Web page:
The answer is I do not know either. Why? Because history remembers those who treat people below him/her and give them the respect that all humans deserve far better than their peers do. And it remembers them fondly.
I guess we become great for how we treat people 'below' us well; not for how well we treat our 'masters' or people 'above' us. Not saying butlers aren't good people. It is just that history rarely remembers people who treats those 'above' them well. They may be well-paid by their masters. They may be well-recognized in their master's inner circle but it is just not the same. Being the greatest butler at Buckingham Palace may stabilize your livelihood but it doesn't inspire a lot of people - if at all it does.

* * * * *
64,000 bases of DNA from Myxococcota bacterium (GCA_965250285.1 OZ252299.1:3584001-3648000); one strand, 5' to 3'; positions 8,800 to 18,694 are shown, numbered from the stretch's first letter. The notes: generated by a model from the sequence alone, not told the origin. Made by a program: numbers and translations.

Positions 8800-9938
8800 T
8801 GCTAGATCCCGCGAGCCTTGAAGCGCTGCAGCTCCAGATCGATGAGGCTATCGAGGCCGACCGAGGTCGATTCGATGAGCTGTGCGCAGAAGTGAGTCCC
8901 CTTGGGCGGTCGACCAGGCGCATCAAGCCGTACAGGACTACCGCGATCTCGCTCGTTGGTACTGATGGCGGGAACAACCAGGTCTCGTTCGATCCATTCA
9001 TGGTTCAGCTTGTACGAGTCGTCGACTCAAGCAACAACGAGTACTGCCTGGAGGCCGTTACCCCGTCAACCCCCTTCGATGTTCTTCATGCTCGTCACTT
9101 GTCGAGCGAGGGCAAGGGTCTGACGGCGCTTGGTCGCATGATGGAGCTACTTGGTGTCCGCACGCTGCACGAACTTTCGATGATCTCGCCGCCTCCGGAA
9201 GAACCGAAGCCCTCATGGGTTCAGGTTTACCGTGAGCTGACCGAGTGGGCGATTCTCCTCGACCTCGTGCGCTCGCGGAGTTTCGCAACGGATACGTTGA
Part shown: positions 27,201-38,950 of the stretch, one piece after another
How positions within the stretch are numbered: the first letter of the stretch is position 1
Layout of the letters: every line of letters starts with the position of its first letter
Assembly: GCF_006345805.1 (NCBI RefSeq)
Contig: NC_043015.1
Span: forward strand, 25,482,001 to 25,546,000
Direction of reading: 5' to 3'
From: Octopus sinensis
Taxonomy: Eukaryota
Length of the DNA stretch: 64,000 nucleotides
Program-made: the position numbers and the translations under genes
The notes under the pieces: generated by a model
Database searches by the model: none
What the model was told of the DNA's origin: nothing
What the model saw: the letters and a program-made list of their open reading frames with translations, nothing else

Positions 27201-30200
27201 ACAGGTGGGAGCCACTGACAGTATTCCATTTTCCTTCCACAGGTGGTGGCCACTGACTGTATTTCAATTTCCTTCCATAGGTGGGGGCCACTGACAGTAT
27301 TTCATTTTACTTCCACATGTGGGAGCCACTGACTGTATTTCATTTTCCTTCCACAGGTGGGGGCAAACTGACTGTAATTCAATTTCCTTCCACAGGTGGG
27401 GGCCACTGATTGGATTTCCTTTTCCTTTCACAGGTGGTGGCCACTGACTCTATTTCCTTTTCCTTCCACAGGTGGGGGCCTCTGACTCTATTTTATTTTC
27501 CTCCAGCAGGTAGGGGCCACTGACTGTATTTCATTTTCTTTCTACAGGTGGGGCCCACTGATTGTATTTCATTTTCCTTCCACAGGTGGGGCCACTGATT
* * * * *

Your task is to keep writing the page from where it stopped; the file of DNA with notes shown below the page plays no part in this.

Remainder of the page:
That's why the likes of Ali, Mother Teresa, Nelson Mandela, Muhammad Yunus and Karpal Singh are such great icons that epitomize the greatness of the human spirit.